Maggie’s, in collaboration with SALUS Global Knowledge Exchange, are delighted to invite the healthcare and design community to join the live stream of the launch of the third edition of The Architecture of Hope in memory of Charles Jencks, as part of the celebration of Maggie’s 25th year.
Twelve years ago, the leaders of the world’s nations descended on Copenhagen for a key UN climate summit in the hope of securing a new worldwide agreement on addressing the growing threat of global warming.
The health sector has already made substantial and positive contributions in addressing the climate crisis through greening hospitals and healthcare facilities, but too much of its work is still taking place in silos.
The opening plenary of Healthy City Design 2020 featured four illustrious speakers with expertise in planetary health, health and social inequalities, sustainable health systems, and home and town planning.
The revenge of the suburbs, solving the urban paradox, and taking control by getting up and doing things. These were just a handful of the many insights and paradigms on ‘designing a new world’ that the three eminent keynote speakers shared with delegates during the opening session of the second day of the 4th Healthy City Design Congress.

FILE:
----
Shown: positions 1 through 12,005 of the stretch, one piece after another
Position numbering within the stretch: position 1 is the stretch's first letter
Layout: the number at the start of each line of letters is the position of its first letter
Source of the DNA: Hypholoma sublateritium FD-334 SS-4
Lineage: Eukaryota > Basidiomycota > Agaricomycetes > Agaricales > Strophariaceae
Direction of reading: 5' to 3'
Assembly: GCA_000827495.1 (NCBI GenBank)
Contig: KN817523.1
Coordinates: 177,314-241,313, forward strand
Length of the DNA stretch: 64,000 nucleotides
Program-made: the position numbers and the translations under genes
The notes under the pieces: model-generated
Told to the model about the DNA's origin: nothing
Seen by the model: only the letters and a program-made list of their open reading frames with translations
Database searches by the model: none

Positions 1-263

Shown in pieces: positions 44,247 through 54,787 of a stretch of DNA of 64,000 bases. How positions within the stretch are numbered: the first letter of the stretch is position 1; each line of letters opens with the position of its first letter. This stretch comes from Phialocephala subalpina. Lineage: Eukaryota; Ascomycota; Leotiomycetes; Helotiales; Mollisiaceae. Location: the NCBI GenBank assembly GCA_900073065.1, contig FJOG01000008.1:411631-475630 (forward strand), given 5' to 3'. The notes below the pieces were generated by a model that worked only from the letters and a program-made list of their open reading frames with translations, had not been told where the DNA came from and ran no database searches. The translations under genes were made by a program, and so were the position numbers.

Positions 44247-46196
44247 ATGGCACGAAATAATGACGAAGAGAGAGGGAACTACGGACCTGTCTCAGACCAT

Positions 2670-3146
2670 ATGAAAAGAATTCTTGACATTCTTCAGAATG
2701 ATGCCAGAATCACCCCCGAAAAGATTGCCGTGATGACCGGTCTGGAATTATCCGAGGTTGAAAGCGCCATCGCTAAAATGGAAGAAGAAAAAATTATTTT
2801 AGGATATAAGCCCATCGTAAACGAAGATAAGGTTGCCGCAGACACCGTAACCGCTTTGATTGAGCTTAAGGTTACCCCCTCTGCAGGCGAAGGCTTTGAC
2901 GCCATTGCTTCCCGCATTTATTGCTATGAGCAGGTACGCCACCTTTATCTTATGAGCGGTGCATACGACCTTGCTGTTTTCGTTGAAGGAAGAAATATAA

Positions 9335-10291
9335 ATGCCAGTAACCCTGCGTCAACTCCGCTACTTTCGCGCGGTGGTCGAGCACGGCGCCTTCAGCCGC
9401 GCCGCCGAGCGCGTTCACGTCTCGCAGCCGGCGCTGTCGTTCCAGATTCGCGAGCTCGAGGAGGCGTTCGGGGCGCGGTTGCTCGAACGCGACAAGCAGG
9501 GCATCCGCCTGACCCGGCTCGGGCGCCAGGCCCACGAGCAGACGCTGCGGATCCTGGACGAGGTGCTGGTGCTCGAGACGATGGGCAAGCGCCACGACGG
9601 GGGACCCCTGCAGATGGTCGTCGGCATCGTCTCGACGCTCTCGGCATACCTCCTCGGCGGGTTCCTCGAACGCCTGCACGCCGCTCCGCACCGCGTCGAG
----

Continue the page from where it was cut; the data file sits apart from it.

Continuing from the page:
Drawing out some of the big ideas and core themes explored during four days of talks and panel discussions at this year’s Healthy City Design Congress, the closing plenary session brought together five leading experts in the field to offer their insights on ‘the future healthy city’.
This session began with a theoretical commentary on the response to Covid-19 and its impact, followed by two papers exploring the experiences of communities in Asia.
Organised by the Town and Country Planning Association (TCPA), this session explored the case for ground-breaking legislation in the form of a ‘Healthy Homes Act’.
Often hailed as the “traffic-calming guru”, urban planner David Engwicht defines the role of transport as one of maximising trade: “The reason we invented cities is for exchange – goods, culture, friendships and knowledge – and to minimise travel.”
The opening session on the second day of Healthy City Design brought together a stellar panel to discuss the planning system in England, which has seen the Government introduce a White Paper on proposed changes to update it for the challenges of the 21st century.